Considerable evidence supports a Ca2+ dysregulation hypothesis of brain aging and Alzheimer's disease. However, it is still not known whether (1) intracellular [Ca2+]i is altered in aged brain neurons during synaptically activated neuronal activity; (2) altered [Ca2+-]i is directly correlated with impaired neuronal plasticity; or (3) the previously observed age-related increase in L-type voltage-sensitive Ca2+ channel (L-VSCC) density in hippocampal neurons is sufficient to impair synaptic plasticity. Here, we used confocal microscopy to image [Ca2+]i in single CA1 neurons in hippocampal slices of young-adult and aged rats during repetitive synaptic activation. Simultaneously, we recorded intracellular EPSP frequency facilitation (FF), a form of short-term synaptic plasticity that is impaired with aging and inversely correlated with cognitive function. Resting [Ca2+]i did not differ clearly with age. Greater elevation of somatic [Ca2+]i and greater depression of FF developed in aged neurons during 20 sec trains of 7 Hz synaptic activation, but only if the activation triggered repetitive action potentials for several seconds. Elevated [Ca2+]i and FF also were negatively correlated in individual aged neurons. In addition, the selective L-VSCC agonist Bay K8644 increased the afterhyperpolarization and mimicked the depressive effects of aging on FF in young-adult neurons. Thus, during physiologically relevant firing patterns in aging neurons, postsynaptic Ca2+ elevation is closely associated with altered neuronal plasticity. Moreover, selectively increasing postsynaptic L-VSCC activity, as occurs in aging, negatively regulated a form of short-term plasticity that enhances synaptic throughput. Together, the results elucidate novel processes that may contribute to impaired cognitive function in aging.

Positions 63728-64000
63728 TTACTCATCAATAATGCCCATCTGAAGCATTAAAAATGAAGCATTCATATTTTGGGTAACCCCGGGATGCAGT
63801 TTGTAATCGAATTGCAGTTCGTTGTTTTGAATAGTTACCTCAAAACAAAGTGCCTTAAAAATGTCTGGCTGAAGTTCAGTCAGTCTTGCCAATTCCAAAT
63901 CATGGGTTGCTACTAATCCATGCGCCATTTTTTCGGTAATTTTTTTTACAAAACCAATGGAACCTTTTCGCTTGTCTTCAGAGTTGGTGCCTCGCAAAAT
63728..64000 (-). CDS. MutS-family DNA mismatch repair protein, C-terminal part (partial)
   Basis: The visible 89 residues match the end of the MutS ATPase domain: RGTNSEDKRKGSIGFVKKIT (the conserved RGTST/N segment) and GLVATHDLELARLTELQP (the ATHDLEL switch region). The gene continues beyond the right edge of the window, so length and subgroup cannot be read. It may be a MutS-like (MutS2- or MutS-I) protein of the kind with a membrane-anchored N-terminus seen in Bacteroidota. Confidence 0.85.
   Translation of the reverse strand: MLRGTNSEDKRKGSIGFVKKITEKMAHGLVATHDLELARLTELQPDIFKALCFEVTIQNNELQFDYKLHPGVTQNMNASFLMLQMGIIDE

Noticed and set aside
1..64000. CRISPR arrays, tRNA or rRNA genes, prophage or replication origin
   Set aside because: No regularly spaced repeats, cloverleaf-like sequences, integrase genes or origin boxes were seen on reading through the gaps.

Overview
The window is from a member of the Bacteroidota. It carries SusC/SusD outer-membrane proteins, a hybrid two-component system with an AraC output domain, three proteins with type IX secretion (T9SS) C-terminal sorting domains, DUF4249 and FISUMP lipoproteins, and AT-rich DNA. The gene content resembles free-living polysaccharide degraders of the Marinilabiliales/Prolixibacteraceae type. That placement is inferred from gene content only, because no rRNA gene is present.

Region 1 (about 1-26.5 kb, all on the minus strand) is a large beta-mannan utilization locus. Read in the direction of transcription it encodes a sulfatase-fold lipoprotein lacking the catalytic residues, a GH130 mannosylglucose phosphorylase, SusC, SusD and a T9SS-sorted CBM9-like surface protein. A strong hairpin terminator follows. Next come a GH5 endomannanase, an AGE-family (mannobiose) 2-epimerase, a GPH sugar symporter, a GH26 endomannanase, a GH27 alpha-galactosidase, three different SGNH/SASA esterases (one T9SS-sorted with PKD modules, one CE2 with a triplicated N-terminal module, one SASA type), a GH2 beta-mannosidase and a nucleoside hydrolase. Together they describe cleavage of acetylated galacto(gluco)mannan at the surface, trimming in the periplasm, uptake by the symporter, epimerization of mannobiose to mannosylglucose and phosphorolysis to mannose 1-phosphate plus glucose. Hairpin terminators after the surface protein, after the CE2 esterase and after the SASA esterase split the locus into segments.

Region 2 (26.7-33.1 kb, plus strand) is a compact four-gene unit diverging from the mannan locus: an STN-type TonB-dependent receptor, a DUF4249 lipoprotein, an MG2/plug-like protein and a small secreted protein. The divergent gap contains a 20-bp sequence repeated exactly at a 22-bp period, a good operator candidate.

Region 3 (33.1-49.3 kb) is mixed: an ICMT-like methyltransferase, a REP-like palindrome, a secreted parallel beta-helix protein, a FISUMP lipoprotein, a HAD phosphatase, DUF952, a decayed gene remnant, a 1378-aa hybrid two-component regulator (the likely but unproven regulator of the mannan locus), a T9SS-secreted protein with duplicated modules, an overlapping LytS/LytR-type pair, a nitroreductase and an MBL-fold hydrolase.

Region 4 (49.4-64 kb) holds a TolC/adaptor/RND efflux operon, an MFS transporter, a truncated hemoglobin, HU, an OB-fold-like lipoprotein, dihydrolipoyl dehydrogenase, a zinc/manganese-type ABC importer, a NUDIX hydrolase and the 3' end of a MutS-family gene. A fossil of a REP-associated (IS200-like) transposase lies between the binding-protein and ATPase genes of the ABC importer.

|Number of pages||13|
|Journal||Journal of Neuroscience|
|State||Published - Dec 15 2001|
- Frequency facilitation
- Repetitive activation
ASJC Scopus subject areas
- Neuroscience (all)